Building hardware is tough, rewarding, and immensely exciting for all those involved.
But it’s mostly tough. Even the most successful of hardware companies have struggled with the realities of producing physical products. Consider the issues that faced smartwatch maker Pebble, for instance, which took many extra months to get into customers’ hands, or Jawbone, which suspended production if its Up fitness band last year after widespread complaints from owners.
This has been said a billion times already, but it’s called hardware for a reason. It’s hard.
Still, while running hardware companies is rarely easy, a bunch of them are still doing pretty well. And some of these companies are run by people who have no formal expertise in hardware at all, which is as tough to pull off as you might expect.
Here are a few of the software guys helping to build the next batch of hardware giants.
Our upcoming DevBeat conference, Nov. 12-Nov. 13 in San Francisco, will have a lot more on hardware development. It’s a hands-on developer event packed with master classes, presentations, Q&As — and a hardware makeathon — all aimed at boosting your code skills, security knowledge, hardware hacking, and career development. Register now.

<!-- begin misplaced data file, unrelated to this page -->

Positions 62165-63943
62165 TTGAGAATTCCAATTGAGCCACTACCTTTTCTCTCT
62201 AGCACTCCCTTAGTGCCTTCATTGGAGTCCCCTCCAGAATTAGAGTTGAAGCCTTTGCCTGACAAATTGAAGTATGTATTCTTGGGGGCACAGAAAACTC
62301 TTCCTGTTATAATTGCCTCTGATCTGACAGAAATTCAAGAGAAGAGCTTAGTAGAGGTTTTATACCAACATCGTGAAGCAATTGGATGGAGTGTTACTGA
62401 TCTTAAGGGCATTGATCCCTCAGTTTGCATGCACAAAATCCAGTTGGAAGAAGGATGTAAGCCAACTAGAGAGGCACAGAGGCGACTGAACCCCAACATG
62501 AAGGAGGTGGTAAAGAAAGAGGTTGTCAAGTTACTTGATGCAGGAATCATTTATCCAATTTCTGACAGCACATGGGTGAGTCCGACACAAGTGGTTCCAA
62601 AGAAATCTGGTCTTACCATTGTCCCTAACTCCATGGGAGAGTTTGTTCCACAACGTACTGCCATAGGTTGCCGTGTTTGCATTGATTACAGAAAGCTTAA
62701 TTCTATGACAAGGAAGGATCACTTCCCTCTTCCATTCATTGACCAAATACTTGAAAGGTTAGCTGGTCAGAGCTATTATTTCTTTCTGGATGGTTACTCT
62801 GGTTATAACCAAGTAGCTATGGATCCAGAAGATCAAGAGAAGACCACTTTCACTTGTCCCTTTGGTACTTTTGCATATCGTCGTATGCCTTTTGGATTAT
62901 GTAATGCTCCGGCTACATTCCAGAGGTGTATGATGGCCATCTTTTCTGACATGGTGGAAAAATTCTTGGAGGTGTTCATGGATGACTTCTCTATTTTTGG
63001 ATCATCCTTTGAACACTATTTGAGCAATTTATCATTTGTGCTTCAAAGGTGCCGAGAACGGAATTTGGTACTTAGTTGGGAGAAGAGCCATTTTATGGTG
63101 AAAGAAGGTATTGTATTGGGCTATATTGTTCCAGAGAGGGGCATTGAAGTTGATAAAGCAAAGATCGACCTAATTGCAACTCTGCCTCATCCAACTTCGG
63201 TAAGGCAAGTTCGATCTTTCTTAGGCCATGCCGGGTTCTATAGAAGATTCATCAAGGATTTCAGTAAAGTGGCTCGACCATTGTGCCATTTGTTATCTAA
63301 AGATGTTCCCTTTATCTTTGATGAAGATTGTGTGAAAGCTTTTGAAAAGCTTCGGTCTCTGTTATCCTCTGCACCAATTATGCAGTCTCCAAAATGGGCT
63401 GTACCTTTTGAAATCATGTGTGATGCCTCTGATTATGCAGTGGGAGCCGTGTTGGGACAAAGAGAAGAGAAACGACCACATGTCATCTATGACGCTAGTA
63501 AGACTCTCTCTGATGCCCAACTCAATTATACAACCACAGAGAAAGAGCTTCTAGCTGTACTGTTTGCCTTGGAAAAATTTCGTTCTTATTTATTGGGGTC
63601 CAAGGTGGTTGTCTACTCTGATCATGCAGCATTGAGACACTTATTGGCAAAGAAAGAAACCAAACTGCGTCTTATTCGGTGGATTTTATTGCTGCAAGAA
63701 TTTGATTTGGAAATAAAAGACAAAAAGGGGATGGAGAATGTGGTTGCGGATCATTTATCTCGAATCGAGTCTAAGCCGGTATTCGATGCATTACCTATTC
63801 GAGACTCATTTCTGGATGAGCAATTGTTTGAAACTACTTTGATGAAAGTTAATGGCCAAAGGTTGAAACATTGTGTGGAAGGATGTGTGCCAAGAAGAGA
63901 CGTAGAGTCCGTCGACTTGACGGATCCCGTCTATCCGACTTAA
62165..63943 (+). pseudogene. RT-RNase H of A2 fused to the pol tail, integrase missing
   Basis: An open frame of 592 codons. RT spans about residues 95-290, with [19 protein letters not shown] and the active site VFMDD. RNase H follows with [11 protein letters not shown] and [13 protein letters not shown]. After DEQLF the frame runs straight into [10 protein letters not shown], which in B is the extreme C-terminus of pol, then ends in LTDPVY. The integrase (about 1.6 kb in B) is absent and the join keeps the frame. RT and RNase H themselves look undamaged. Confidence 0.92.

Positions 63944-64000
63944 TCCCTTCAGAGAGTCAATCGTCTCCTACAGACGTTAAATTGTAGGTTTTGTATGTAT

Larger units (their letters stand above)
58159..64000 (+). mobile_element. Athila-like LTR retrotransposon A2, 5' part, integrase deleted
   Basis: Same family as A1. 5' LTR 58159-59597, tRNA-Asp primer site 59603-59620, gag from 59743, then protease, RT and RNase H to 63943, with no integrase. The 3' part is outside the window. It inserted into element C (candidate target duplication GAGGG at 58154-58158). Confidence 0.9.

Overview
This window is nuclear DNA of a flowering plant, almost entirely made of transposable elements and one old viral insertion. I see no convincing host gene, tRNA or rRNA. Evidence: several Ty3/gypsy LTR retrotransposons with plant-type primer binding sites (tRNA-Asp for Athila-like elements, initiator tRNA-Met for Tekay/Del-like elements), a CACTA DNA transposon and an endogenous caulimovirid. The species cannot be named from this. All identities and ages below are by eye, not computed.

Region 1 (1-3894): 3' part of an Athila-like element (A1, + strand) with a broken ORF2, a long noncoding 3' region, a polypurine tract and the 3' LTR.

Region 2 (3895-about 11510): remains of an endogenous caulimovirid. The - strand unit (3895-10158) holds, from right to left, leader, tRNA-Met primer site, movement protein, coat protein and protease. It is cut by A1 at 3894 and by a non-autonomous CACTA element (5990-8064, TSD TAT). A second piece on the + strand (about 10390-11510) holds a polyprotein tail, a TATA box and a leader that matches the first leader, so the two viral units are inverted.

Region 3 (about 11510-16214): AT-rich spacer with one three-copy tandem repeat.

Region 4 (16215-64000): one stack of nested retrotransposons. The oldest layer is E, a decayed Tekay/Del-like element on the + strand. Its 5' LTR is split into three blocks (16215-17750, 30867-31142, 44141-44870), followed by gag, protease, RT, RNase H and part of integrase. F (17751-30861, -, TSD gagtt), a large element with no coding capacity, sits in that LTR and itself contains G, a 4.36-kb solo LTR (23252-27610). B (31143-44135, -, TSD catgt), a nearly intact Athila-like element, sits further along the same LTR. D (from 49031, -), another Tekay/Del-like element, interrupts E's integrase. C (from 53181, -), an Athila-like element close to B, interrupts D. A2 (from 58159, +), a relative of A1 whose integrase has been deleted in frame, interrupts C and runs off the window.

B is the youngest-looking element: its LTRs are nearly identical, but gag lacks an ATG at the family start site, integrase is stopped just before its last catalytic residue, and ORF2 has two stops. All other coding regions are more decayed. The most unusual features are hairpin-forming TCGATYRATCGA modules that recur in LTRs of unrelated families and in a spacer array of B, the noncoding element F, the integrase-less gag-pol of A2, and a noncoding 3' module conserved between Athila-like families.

Matt Rogers: Helping Nest reinvent thermostats, smoke alarms, and perhaps everything else
The creator of the world’s first learning thermostat, Nest Labs is focused on reducing home-energy consumption. The Nest Learning Thermostat learns about you and your home to automatically turn itself down when you're away, guide you... read more »
Fitbit inspires people to exercise more, eat better, and live healthier lifestyles.
The ultra-compact Fitbit device automatically tracks data about a person’s activities, such as calories burned, sleep quality, steps, and distan... read more »
Oculus VR™ was founded by Palmer Luckey, self-described virtual reality enthusiast and hardware geek. The company launched a Kickstarter campaign to help fund development of their first product, the Oculus Rift, a ground-breaking vir... read more »
Canary, a home security device roughly the size of a 24-ounce beer can, monitors motion, temperature, humidity, air quality, and noise. It sends alerts and video footage to a user’s smartphone when it detects something unusual.
Ca... read more »
Powered by VBProfiles
Mobile developer or publisher? VentureBeat is studying mobile app analytics.
Fill out our 5-minute survey
, and we'll share the data with you.